At a time when two-income households are the norm and women make up more than half the workforce, no one disagrees that adopting family-friendly policies for parents and caregivers is important. However, defining what “family friendly” means, how policies should be administered and how they will be enforced has been the subject of much debate in recent weeks.
Last month, Supervisor David Chiu introduced a ballot measure that, if passed in its original form, would have given parents and caregivers the right to request a predictable and flexible work schedule including part-time employment, telecommuting and/or schedule shifts. It would have mandated that employers comply with all requests as long as they did not create an “undue hardship” for the business. It would have created a complicated appeal process, taking day-to-day scheduling decisions away from employers and putting them in the hands of city bureaucrats. And, it could have imposed penalties on businesses the city determined were not in compliance.
Not surprisingly, this proposal – developed with no input from the business community – was met with strong and swift opposition from the Chamber and nearly every other business and merchant group in our city. Business owners are rightfully concerned about the impact the measure could have on their business operations and success. Restaurants, retailers and small businesses were particularly vulnerable to the negative effects of the legislation.
Responding to these concerns, Supervisor Chiu has amended the legislation to lessen its harmful impacts on employers. The latest version enables employees to formally request – up to twice per year – a flexible or predictable work schedule. Employers have 21 days to provide a written response and can deny requests for good-faith business reasons. Employees denied requests can still make a complaint with the city’s Office of Labor Standards Enforcement. However, unlike the original proposal, the labor office can only ensure that employers are following the prescribed procedure, not question the employer’s decision for denying a specific request. The legislation applies to businesses with 20 or more employees, about 8 percent of private employers and 76 percent of private-sector employees in San Francisco.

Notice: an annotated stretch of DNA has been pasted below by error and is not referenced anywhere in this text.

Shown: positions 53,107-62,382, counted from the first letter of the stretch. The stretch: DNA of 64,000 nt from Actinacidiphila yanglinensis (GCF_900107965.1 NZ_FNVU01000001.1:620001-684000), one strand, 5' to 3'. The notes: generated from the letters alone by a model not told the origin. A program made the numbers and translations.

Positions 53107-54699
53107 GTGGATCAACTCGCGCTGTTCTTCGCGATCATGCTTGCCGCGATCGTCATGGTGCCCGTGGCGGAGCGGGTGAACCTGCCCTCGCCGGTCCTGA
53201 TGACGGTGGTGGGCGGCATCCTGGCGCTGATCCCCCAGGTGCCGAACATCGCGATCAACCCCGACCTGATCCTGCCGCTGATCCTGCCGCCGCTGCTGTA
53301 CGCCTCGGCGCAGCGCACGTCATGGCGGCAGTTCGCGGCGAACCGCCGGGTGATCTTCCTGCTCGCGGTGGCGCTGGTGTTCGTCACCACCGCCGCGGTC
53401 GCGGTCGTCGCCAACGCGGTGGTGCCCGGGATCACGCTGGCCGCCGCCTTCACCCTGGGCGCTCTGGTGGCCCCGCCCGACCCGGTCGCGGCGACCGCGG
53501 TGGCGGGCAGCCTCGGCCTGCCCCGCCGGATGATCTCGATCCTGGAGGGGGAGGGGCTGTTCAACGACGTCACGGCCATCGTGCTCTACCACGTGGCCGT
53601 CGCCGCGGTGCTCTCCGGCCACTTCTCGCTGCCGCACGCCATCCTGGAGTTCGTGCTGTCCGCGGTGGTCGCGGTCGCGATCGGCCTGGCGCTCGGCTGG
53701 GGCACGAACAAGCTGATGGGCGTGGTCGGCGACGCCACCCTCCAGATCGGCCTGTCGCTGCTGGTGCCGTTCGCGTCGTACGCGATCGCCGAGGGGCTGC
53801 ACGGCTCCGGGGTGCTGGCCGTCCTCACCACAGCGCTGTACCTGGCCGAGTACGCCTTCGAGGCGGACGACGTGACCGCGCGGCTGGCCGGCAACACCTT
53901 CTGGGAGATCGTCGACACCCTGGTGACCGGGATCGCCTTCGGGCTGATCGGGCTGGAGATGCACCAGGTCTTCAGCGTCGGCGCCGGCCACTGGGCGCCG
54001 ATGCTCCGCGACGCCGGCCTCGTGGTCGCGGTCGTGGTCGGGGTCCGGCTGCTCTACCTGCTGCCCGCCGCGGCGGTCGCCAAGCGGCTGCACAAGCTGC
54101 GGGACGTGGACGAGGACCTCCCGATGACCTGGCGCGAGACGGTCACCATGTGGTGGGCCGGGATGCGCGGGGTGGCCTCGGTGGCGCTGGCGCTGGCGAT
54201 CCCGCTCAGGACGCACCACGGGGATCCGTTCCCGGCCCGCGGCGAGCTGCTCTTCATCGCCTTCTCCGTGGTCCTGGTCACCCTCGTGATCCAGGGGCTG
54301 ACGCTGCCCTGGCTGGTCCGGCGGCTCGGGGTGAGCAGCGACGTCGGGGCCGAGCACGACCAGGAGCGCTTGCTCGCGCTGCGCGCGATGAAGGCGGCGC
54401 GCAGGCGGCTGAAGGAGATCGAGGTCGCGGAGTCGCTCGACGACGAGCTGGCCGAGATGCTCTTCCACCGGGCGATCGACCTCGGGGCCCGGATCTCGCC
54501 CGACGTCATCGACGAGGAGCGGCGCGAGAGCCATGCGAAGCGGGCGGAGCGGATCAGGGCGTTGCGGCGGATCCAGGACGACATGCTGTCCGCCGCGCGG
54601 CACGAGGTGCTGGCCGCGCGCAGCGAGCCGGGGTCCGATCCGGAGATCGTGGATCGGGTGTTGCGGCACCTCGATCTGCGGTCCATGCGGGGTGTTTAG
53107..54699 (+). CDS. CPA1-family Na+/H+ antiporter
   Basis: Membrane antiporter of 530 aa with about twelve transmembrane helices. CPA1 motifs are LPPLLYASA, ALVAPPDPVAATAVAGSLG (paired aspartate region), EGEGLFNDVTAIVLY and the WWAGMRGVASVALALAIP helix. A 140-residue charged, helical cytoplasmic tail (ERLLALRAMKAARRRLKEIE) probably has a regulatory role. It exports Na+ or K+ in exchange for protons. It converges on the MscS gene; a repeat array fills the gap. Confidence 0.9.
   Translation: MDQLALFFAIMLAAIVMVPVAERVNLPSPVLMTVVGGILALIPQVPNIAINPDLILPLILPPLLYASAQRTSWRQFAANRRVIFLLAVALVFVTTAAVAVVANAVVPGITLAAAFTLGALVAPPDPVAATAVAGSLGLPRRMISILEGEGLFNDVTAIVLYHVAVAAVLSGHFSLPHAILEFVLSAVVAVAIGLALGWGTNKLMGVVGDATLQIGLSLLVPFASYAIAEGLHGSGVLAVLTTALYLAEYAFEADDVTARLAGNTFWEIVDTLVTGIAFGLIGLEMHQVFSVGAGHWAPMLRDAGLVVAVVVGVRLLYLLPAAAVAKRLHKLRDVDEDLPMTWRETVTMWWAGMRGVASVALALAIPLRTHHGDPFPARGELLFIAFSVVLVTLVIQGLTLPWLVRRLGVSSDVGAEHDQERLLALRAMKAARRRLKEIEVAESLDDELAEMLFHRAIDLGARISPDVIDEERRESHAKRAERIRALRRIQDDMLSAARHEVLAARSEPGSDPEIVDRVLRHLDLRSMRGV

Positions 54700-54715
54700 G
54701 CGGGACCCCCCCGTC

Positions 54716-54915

There is no doubt that if employers want to retain a quality workforce, they must try to accommodate the needs of parents and caregivers. Both flexible schedules and certainty in weekly work shifts are important to families, and most employers in San Francisco are already doing their best to accommodate the needs of their employees. Family-friendly policies are one tool to help retain talent, and that’s good for business.
Supervisor Chiu’s amended proposal is a vast improvement over what was originally proposed from the employer’s point of view. However, as the job-creators in our city, we must ask, is this ballot measure really necessary? Will it help to address the issue of family flight, or just add another layer of bureaucracy for businesses already operating in a highly-regulated environment? Would other policies like affordable housing or school choice initiatives be more effective in keeping families in our city?
As the dialogue over “family-friendly” policies continues, these are the questions that must be asked. In coming weeks, the Board of Supervisors will vote on whether or not to place this measure on the ballot. We hope it will address these complex questions, so that voters won’t have to this November.